Words by Sean Moeller, Illustration by Johnnie Cluney, Recording engineered by Matt Oliver, Mastered by Sam Patlove
The folks who pop into Dignan songs stick around for quite some time. They aren't the kind of fleeting characters that you feel like you meet in every other song you hear - those faceless pronouns out there, slugging their ways through their lackluster, disappointing or briefly sunny lives. We hear in the songs that Andy Pena sings, the kind of people who walk up the stairs in the homes or apartments every day, dead on their feet from having to work too hard to live, from the constant cycle of depressing forecasts and ugly regrets, just to find their unmade bed waiting for them in the same disheveled state that they left it in too early on a morning that seems like days ago. These people will take care of their regular nightly deeds - the teeth, the piss, the drink of water and the changing of clothes - and then they'll slip sloppily into the sack, a spot that contains indentations and impressions that they've memorized. The mattress has been softened by the familiar weight, those knobby knees and that growing gut. The pillows are deformed lumps of cotton filling, still absorbing whatever drool, whatever tears and whatever dream remnants they leave behind every night.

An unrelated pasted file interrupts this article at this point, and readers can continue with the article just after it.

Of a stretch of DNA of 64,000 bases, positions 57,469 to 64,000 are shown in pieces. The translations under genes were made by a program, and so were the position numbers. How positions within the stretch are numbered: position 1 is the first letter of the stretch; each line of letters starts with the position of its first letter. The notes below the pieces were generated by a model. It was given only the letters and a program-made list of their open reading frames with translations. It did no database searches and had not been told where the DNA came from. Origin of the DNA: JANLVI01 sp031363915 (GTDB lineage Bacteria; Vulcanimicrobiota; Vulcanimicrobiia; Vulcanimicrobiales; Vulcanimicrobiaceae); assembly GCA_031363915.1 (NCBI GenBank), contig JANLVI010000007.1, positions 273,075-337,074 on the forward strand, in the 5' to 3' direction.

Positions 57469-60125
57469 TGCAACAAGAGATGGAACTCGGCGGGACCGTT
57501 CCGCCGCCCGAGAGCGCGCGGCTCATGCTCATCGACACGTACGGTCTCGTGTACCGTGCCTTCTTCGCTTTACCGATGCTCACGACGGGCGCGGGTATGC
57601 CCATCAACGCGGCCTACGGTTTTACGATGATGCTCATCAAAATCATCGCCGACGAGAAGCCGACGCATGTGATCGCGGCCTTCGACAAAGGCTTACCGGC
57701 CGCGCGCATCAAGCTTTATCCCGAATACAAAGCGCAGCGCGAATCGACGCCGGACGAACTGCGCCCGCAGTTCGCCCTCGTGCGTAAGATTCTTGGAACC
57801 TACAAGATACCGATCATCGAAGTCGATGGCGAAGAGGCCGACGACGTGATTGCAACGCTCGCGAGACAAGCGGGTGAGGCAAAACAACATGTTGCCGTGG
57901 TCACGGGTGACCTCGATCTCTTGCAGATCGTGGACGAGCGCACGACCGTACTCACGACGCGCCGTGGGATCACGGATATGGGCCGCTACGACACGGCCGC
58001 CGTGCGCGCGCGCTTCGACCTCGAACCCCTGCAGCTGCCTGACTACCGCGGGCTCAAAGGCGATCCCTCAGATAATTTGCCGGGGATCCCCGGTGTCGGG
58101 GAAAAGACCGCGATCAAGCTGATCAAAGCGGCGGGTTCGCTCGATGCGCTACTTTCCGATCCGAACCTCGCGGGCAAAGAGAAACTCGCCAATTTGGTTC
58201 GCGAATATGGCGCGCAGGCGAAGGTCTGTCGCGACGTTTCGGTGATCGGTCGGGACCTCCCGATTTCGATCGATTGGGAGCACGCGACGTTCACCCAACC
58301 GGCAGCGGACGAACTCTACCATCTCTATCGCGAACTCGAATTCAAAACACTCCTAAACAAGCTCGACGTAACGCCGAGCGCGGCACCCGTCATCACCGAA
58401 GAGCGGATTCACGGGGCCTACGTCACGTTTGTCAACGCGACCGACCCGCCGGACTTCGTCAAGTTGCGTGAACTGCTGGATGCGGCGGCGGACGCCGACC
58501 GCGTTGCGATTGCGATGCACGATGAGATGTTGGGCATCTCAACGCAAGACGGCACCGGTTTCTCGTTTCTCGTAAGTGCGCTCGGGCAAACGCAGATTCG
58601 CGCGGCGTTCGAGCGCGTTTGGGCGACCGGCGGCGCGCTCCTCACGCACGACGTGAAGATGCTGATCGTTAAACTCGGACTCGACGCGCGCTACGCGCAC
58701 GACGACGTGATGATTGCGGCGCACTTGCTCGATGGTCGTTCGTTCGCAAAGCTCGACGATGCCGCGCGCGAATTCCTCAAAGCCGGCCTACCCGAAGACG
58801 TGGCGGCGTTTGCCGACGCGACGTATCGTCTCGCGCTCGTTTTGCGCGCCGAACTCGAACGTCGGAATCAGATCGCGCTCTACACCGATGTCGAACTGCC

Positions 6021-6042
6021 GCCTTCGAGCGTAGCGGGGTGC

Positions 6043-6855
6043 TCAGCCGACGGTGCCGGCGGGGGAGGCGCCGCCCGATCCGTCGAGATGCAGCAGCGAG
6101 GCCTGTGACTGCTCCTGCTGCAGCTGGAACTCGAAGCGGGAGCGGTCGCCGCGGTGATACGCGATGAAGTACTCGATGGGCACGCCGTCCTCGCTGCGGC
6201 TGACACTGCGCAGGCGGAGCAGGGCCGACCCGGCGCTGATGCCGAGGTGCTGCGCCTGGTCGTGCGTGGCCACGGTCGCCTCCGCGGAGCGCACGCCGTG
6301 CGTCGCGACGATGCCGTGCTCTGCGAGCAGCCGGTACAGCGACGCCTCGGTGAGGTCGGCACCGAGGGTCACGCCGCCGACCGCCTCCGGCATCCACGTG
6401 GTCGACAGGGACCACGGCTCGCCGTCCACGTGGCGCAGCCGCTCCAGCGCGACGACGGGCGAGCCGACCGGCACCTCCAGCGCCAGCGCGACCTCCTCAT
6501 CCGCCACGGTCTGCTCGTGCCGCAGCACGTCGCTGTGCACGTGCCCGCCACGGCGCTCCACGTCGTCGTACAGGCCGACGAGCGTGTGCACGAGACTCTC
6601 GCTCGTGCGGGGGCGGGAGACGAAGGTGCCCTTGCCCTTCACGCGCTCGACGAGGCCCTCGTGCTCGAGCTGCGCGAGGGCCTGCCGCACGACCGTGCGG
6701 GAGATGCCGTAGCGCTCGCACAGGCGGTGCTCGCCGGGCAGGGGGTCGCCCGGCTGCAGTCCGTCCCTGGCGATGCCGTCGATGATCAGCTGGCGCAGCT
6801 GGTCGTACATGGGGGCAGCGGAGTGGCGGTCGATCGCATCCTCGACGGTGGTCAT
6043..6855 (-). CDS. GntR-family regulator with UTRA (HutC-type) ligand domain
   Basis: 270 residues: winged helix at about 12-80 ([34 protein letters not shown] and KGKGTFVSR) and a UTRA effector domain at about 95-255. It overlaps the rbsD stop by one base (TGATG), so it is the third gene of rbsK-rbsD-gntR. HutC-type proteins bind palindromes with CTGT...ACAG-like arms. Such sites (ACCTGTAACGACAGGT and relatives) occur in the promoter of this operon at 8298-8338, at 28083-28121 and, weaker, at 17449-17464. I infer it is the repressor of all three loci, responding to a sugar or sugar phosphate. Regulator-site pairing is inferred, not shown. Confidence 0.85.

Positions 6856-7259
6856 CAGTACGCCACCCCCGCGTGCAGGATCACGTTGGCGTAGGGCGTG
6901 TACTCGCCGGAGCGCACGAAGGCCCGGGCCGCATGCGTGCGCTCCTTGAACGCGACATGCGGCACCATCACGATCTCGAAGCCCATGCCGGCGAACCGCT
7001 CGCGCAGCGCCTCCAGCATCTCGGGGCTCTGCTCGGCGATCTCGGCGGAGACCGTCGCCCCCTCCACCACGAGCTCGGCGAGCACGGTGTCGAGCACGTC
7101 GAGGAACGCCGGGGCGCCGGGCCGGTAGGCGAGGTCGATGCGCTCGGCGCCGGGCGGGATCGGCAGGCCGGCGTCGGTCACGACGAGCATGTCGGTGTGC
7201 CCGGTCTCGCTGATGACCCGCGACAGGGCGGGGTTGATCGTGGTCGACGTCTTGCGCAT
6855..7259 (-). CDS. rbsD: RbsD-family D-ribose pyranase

Dignan songs file along with those wake the dogs in the middle of the night anthems of fired up fear and dread - those feelings that we're all suffering here and yet we're all choosing to deal with it all silently, when we could be helping on another out, to get through these obstacle courses a little more unscathed. At times, you think you're hearing an incarnation of Win Butler, but Dignan tries on a different sort of feeling, getting deeper into the plight of those suburbanites with too many worries on their minds and not enough minutes in the day to address all of them. The observations get enhanced. We are invited in for a family dinner, even as that invisible visitor, unknowingly seated at the table while all of the dirty laundry gets served up, all of the dark secrets get hashed out over a meatloaf. We feel as if Pena takes us deep into the lives and hearts of the people that he sings about, people who couldn't run away from themselves or what they've made out of their days if they tried. It's been stained on them like the juice of a blackberry, like a burning poison.